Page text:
“It’s Been 10 Years. Would Clarence Thomas Like to Add Anything?” is a New York Times article from February 1. The 1000+ comments are interesting due to the confidence with which NYT denounce the Supreme Court judge as incompetent and/or stupid. Clarence Thomas also comes in for criticism from readers who believe that he lets his clerks do the hard work while he skates.
As it happens, my life as an expert witness brought me into contact with one of Thomas’s former clerks. This attorney was tops in his class at a first-ranked law school and is now one of the top patent litigators in the United States (i.e., he leads cases where fees on both sides may exceed $30 million and hundreds of millions of dollars may be at stake). His portrayal of Thomas was more or less the opposite of the readers’ comments. Thomas was brilliant, funny, collegial, and a good manager of the clerks. Thomas did most of the legal analysis and relied on the clerks to fill in details. In other words, at least according to one expert who had an entire year to see what was going on, Thomas excelled at the portion of the job where the law is actually made (though of course the other justices don’t necessarily agree with him).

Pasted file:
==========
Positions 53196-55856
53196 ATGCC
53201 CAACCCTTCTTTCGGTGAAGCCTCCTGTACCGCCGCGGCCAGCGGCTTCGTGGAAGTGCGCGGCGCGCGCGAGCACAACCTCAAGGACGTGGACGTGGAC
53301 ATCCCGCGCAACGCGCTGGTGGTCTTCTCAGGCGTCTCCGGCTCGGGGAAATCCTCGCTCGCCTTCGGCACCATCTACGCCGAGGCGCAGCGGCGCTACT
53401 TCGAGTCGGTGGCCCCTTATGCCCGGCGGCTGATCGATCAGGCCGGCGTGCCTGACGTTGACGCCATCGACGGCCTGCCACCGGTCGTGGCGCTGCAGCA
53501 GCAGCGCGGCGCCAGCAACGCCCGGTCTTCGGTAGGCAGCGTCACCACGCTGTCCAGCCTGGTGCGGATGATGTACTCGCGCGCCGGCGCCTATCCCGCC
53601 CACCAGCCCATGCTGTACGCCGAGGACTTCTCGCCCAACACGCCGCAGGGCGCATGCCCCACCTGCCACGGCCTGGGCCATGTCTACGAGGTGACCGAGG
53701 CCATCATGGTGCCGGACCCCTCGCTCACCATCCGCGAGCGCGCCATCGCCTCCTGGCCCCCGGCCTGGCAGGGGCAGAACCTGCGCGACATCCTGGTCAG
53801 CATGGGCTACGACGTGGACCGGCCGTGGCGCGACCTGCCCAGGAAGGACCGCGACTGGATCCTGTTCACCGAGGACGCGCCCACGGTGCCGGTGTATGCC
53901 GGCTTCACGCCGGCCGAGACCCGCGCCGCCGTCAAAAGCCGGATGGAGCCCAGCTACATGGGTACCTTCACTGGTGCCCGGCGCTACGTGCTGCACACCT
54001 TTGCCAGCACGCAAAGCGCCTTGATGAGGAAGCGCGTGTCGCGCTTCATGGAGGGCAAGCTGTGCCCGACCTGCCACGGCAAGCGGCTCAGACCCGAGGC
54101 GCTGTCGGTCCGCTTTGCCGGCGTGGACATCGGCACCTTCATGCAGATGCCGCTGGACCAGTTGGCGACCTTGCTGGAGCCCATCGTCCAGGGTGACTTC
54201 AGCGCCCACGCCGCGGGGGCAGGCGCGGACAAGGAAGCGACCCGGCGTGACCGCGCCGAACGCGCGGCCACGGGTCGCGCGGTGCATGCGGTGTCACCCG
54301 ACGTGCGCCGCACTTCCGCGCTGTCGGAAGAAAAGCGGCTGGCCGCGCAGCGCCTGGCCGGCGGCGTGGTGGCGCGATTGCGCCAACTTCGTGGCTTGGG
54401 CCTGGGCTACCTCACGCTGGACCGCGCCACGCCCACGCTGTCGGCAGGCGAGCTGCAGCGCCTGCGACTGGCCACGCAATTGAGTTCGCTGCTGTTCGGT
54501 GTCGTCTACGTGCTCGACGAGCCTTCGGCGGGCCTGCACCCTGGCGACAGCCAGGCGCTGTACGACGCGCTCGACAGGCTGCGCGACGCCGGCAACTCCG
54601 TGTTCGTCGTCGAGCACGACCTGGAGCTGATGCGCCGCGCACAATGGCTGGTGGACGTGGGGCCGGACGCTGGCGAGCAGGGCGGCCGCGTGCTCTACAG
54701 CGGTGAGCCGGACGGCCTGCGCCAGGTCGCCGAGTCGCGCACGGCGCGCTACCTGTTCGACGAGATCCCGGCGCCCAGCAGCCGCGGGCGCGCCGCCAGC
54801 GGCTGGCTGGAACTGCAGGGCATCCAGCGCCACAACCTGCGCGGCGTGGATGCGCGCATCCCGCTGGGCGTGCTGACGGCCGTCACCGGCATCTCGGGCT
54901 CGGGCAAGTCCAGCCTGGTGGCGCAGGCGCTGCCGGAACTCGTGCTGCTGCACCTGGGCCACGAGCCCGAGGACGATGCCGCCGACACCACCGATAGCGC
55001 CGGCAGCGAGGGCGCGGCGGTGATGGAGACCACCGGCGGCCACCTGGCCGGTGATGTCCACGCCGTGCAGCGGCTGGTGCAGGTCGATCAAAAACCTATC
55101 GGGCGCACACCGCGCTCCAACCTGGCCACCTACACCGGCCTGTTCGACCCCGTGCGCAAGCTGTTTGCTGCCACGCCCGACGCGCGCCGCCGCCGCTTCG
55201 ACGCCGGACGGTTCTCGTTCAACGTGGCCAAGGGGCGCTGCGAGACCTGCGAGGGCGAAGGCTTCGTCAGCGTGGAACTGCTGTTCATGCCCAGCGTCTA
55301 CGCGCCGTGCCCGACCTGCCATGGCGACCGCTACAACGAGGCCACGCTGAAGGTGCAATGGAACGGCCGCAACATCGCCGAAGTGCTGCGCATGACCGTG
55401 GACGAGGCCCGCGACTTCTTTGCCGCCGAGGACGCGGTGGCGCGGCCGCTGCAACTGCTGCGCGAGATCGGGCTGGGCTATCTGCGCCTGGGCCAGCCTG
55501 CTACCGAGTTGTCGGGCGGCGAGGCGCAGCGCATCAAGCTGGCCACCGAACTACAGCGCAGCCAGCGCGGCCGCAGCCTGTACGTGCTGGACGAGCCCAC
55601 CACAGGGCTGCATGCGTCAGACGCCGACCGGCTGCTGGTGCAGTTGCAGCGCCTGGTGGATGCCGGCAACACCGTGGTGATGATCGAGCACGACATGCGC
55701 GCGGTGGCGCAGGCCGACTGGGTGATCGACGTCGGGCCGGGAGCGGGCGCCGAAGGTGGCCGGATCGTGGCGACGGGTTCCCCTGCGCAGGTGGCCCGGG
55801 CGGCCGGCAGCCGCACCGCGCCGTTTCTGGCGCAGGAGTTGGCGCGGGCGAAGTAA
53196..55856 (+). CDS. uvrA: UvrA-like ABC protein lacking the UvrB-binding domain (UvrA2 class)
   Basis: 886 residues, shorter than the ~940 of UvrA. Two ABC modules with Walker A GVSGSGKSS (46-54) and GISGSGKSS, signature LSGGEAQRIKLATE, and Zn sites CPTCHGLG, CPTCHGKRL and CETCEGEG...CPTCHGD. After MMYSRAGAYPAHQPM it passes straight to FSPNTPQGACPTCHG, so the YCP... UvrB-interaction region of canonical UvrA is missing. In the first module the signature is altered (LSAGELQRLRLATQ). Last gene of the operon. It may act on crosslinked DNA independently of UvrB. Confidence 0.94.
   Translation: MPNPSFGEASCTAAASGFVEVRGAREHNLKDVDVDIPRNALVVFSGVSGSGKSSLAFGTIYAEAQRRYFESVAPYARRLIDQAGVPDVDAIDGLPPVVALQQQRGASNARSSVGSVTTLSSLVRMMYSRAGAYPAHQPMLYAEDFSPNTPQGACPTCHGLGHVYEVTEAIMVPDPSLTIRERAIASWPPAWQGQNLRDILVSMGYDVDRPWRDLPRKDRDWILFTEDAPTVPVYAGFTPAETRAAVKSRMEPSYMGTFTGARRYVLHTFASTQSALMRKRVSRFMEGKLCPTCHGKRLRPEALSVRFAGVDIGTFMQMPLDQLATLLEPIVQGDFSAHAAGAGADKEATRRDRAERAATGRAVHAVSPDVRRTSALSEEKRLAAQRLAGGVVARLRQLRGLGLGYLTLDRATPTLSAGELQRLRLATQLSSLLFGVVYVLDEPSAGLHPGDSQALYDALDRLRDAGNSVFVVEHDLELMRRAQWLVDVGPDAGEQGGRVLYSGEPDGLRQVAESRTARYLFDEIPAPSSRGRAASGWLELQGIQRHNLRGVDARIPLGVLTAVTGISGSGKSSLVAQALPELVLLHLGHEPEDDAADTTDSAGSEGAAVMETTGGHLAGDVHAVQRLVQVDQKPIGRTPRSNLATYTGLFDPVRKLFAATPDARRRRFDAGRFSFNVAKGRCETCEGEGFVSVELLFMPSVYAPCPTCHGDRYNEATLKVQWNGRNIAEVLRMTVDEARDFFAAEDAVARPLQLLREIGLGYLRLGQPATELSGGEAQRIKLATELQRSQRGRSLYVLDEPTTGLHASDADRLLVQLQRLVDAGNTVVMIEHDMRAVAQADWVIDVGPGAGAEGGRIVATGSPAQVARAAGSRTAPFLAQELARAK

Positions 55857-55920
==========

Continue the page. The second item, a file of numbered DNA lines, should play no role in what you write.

Why would Times readers assume that, simply because Thomas disagrees with them regarding the interpretation of the Constitution, Thomas is therefore stupid, lazy, and incompetent?
- my review of a book on Supreme Court cases, which mentions Thomas
- remarks regarding Thomas-the-jurist from a federal appeals court judge (“too often … disparaged by people who have known little or nothing” and “one of the great jurists of his generation”)